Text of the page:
A minor Twitter storm erupted, with reaction including:
“A campus without a bookshop ... dreadful,” commented Dr Mary McAuliffe. Dr Emily MarkFitzGerald, associate professor of art history/cultural policy at UCD, tweeted: “I’d like more info on why this is happening? Will it be replaced? If I’m being honest, I rarely frequented it – few events, no used books, and didn’t find previous management v helpful – I much prefer my indie local @ravenbooks. But obviously a space with massive potential.”
UCD Centre for Experimental Archaeology & Material Culture tweeted “Very sad news, the UCD Campus Bookstore staff have provided decades of service to UCD staff and students.”
Liam Heneghan ("immigrant professor") recalled "Pretty much the foundation of my intellectual life was picking up random titles there. This still on the shelf beside me in Chicago. (George Woodcock's "Anarchism"). Purchased 1989 or so."
Deputy president at DCU Daire Keogh commented: “It’s a combination of changes in retail and impact of digital resources. Sad to see commercial challenges closing campus bookshops, but, significantly, university libraries are busier than ever and many are now open 24/7.”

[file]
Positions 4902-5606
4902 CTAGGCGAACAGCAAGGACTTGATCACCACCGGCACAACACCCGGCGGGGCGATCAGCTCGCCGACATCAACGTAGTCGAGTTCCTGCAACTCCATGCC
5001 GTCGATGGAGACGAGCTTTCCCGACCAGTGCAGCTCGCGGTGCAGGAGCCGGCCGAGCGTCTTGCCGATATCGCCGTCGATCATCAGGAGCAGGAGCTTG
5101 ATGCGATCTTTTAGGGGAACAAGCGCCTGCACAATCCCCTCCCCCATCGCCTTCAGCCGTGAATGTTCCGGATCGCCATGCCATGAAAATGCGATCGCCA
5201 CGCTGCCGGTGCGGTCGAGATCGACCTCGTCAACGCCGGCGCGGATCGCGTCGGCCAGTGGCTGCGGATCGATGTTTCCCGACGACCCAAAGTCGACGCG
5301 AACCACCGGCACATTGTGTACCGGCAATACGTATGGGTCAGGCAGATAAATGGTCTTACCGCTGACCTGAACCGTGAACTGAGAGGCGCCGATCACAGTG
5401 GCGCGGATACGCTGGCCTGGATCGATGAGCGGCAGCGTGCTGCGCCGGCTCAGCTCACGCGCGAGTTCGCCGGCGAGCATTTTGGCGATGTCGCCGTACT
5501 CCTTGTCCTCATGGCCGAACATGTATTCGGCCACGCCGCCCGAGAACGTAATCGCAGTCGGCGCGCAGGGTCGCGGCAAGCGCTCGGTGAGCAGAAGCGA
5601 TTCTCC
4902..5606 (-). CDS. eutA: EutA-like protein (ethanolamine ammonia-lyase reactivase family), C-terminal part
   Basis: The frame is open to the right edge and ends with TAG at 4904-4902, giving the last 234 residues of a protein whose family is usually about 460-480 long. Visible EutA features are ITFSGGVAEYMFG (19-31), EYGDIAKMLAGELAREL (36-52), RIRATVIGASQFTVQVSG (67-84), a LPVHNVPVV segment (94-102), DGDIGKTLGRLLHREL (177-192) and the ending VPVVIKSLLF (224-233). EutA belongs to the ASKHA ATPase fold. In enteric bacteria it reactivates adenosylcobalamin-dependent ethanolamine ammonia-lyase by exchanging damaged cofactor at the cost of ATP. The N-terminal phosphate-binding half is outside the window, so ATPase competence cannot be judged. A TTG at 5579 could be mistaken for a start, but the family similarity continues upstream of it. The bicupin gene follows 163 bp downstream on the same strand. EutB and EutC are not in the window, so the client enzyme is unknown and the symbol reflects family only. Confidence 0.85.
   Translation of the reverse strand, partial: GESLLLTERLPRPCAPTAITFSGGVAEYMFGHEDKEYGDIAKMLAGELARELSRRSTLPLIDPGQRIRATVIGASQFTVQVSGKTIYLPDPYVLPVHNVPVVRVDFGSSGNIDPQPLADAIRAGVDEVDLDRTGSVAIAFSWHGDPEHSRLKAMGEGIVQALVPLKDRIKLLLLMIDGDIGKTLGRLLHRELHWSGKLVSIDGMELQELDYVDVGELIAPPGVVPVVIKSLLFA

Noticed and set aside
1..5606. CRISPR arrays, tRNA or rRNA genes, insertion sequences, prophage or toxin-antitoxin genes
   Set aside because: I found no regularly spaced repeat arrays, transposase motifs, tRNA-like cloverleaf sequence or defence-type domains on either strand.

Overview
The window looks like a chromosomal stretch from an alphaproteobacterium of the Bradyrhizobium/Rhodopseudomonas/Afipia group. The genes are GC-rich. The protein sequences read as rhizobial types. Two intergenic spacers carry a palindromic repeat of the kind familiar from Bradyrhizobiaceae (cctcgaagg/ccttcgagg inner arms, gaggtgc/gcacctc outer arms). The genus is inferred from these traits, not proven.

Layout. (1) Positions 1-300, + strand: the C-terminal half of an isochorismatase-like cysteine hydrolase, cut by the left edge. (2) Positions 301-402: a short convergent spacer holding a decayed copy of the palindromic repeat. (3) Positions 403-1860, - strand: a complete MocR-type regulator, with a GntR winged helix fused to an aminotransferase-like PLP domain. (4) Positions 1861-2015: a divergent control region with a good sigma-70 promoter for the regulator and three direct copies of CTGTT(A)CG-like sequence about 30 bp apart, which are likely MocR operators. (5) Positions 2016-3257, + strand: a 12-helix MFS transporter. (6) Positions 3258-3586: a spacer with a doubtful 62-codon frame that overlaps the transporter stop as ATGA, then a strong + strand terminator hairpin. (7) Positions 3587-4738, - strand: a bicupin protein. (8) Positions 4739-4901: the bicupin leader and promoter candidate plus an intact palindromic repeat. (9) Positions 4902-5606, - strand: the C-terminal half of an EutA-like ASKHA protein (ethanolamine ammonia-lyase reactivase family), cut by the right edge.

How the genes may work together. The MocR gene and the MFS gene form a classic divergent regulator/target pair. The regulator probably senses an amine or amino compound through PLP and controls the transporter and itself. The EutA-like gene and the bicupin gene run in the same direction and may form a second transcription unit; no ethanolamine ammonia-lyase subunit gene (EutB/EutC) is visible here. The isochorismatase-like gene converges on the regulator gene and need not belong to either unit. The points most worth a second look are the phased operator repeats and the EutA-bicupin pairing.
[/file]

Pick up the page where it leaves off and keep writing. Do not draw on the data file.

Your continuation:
UCD Press was “Very saddened to read this news. Always great supporters of small Irish publishers.”
Dr Niamh NicGhabhann tweeted “ V sad to hear – it is a great bookshop”.
“V sad to hear – it is a great bookshop; Horrified to read this”.
“Why? All of us are wondering how UCD can come up with the funds for so many projects (some of which are useless), but not to keep the bookshop open.”
“where are law students supposed to get deals on the prices of already extravagantly priced textbooks now???? man this sucks.”
“Why? How on earth has it come to pass that a university the size of UCD will have no bookshop? Not like there is another one near it! Dreadful news.”
“What?!? I loved that place. They’d order the most obscure books for you – great old “Fred Hannas” vibe in it. Am really sad to hear it’s going to close. A campus the size of UCD without a bookshop. Terrible.”
There were also suggestions that an Oxfam book store would be “an ideal solution”.